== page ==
“People ask me this all the time because maybe one of my fighters isn’t doing VADA or USADA testing and it is because a lot of boxers cannot afford the testing. It costs between 10k and 25k. The problem is not mine. It is not the fighter’s problem. Obviously, it is the commissions and others. I mean, what about HBO? HBO pays millions for fights. They should enforce testing as well. If you want to sign with HBO, you should have to sign up for random drug tests. They could use VADA or USADA. It’d be a good thing, but someone has to enforce. Me, as strength and conditioning coach, I can always tell my fighters to do [PED testing], but if they don’t want to do it because they don’t have the money, there’s nothing I can do about it.”
Hard to argue with that, right? But what about when a fighter is making millions of dollars for one fight? Can’t someone like that, Juan Manuel Marquez for example, afford the PED tests himself?
“I’ve told Juan Manuel Marquez he should do blood and urine testing for his next fight. He’s agreed to it.”
For his less wealthy boxers, Hernandez said he’s trying to establish a relationship with USADA.
“Something has to be done. I have been trying to establish myself with USADA. I’ve sent them a list of boxers I have. I have Juan Manuel Marquez, Brandon Rios, Jean Pascal and BJ Flores…I’m just hoping they work with me to help reduce their prices. And maybe the commissions can help put some money up or the promoters. If the promoter doesn’t want to put up money, the fighter’s manager won’t want to because they only get a percentage, etc. And they have that right. At this point, PED testing is optional.”
I can’t help but ask Hernandez about Nigel Collins’ recent column on ESPN.
Collins wrote, “It’s a thorny issue with no perfect answer. Nonetheless, there has to be a better way than the current system, so before dismissing out of hand the concept of decriminalizing PEDs, ask yourself if you’re satisfied with the status quo and convinced testing will solve everything. If not, it’s time to start thinking about alternatives, even those that fly in the face of conventional wisdom.”
So should PED use in boxing just be legal? Not according to Hernandez.
“He is out of his freaking mind,” he said. “We are talking human life here and not some kind of Olympic medal. It shouldn’t be legal. It should absolutely be regulated. Perhaps congress could vote to mandate testing and force commissions to follow such testing protocol. Something has to be done.”
We finish up our talk just like we started. Hernandez, sitting in a parking lot somewhere in Las Vegas, being a lawful citizen, tells me he would’ve been happy to work with twitter rival Conte on cleaning up the sport.
“If he really wanted to clean up the sport, he would have sat down with me and we could have worked together. But he doesn’t even want to do that. He doesn’t even want to sit down with me and do an open interview with no editing or whatever. He won’t do it because he wouldn’t have anyone telling him the right answers. I would chew him up in a second. That’s just the reality.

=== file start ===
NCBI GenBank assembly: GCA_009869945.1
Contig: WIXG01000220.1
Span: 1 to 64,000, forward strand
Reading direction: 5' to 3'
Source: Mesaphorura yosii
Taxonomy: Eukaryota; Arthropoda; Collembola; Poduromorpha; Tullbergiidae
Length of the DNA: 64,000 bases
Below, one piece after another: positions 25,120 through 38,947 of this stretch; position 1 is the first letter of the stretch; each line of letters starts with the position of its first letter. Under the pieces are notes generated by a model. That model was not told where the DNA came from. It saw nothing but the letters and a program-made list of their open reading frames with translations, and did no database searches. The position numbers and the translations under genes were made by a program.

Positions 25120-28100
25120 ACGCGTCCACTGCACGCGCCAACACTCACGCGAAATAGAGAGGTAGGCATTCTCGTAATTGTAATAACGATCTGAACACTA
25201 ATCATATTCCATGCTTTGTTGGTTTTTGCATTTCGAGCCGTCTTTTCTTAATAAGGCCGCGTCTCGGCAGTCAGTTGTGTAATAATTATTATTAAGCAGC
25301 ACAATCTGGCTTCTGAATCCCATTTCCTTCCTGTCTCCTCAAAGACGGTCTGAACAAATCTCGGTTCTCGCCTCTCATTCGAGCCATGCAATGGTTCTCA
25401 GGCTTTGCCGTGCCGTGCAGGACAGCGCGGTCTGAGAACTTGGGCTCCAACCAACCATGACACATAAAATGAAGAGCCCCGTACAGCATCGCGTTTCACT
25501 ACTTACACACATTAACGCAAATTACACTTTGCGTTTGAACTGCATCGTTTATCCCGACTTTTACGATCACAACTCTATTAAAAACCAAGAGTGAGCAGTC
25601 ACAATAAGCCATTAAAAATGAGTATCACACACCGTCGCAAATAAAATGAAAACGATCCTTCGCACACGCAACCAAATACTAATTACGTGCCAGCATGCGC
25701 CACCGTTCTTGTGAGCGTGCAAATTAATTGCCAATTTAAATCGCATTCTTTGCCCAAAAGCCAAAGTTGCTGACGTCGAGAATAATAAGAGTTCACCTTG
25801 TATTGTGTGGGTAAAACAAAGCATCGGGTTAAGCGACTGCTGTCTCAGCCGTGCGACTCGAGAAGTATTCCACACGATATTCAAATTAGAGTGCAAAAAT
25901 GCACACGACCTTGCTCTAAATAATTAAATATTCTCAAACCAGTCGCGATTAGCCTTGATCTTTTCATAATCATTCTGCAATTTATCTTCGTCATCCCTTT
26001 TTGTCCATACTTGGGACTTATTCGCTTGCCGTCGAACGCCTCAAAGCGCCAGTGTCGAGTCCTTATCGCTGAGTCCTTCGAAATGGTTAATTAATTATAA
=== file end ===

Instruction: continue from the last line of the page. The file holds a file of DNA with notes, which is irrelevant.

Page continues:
“He’s got all these people who write things for him, things that aren’t sourced. I don’t appreciate it, but sometimes you just got to do your thing. I do my job. I do it legal and legit. No drugs. Everything is legit.
“Jean Pascal is doing blood and urine testing with CIR testing. Everyone else will follow. Marquez has agreed to it. Brandon Rios has agreed to it. And the two fighters I just signed are gonna do it, too.
“I’m just hoping we can get some kind of agreement with USADA. Or maybe Victor can pay for our tests. Since he works for VADA, he could get my fighters sponsored but he doesn’t want to do it. Every time I talk to Victor he wants to hang up on me. He wants to sell more supplements.”
Clearly his former BALCO associate gets under his skin.
“Victor Conte has had a fighter test positive for steroids,” said Hernadez referring to Andre Berto’s failed VADA test last May. “I haven’t had one. Anyone that has had a fighter test positive for steroids shouldn’t be an advisor in my opinion.”
Hard to argue with that.
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Re: Angel "Memo" Heredia Says Boxing Is Dirty, He's Clean
Hahaa..u still with that madam g? Your one pathetic sore looser..go cry to your daddy pacqiuao..out classed and out boxed was your man in 4 fights against a true azteca guerrero! What do pinoys have left?..hmm donaire..outboxed and exposed already..How about mersito? Also was taught a lesson..mexico had and will always produce world champions not one hit wonders..madam g never forget that!..in fact refer Dynamita as your conqueror! Holla hahaaa
Re: Angel "Memo" Heredia Says Boxing Is Dirty, He's Clean
The fallen Angel Heredia didn't get the memo. He hasn't had a fighter tested positive yet, because VADA hasn't done the testing of one of his juiced-up fighters. Let Hulkquez get tested by VADA, and then say that.